'Student-friendly' with a few twists
LEAVING CERT RELIGIOUS EDUCATION:CHRIST IN art, film and music was a welcome addition to a Leaving Cert religious education paper that was described as “broadly student-friendly” yesterday.
Students were also asked to examine how modern scientific theory about how the universe began could influence a person’s understanding of the meaning of life.
Students reported satisfaction with the choice of questions, which gave them a chance to draw on their personal world view, their knowledge of the course and on modern life. Some searching questions on the topics of religion and gender and moral decision-making did leave some students cold, however.
“Students were asked to trace the way in which moral failure is evident in one example of structural injustice,” said subject representative for the Association of Secondary Teachers of Ireland, Aisling Flood. “This was an off-putting concept.Certainly many of the students in my school said that they wouldn’t touch it.”
A total of 1,311 students sat yesterday’s Leaving Cert religious education exam.
A section on religion and gender section was also considered challenging, with awkward language. “The higher-level paper was very student-friendly overall, with questions that were clear and concise,” said Ms Flood. “It linked with some material from the Junior Cert syllabus which is welcome – we haven’t seen that before.”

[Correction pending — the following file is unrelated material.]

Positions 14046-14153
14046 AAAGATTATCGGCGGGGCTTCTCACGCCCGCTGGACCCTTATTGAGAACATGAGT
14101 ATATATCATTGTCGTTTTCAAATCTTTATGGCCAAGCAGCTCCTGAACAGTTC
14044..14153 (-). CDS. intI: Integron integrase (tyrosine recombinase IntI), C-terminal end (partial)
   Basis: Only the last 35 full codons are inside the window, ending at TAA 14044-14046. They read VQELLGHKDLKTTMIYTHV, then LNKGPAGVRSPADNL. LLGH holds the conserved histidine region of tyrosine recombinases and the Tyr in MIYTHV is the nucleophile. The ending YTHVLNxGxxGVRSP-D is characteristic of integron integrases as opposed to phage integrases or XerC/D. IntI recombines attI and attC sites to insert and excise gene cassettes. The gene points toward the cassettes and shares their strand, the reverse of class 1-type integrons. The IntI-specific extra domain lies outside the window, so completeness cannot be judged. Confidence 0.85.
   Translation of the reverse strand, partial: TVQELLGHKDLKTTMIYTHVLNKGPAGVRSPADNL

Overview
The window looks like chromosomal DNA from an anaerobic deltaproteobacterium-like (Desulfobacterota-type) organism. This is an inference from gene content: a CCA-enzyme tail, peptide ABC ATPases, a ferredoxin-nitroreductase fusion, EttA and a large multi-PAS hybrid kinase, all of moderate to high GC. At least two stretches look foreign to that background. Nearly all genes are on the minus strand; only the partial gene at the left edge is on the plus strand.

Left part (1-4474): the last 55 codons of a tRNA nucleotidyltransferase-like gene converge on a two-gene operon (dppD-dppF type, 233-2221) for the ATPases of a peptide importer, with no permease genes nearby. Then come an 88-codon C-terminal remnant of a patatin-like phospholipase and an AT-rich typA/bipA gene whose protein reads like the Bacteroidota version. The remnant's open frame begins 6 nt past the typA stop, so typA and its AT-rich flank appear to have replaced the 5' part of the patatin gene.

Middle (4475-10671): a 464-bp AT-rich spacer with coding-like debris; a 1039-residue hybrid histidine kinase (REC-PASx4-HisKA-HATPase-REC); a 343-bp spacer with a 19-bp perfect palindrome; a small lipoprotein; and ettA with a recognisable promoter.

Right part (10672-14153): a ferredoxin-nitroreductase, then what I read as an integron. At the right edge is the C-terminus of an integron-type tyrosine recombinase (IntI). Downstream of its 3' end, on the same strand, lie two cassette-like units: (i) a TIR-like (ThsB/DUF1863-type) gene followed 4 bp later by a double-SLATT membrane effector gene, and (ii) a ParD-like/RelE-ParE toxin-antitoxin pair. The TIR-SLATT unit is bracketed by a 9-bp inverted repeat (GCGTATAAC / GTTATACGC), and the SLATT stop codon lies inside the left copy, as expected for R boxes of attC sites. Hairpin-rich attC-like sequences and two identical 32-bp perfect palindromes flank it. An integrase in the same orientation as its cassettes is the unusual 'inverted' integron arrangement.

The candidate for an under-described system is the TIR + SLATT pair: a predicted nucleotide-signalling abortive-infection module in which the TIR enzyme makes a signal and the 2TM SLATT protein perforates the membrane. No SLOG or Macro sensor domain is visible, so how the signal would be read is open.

In section two of the paper, students had the option of answering from a selection of themes including Christianity, world religions and moral decision-making. In the world religions section they could focus on an African traditional religion, a new religious movement, the Baha’i faith, Chinese religion or Sikh religion.
In section three, students chose from a range of topics, including religion and gender, justice and peace, worship, prayer and ritual, and sacred texts. Students could answer questions in the contexts of specific religions – Buddhism, Christianity, Hinduism, Islam or Judaism. The ordinary-level paper was described as “much more accessible”, with one challenging section on world religions.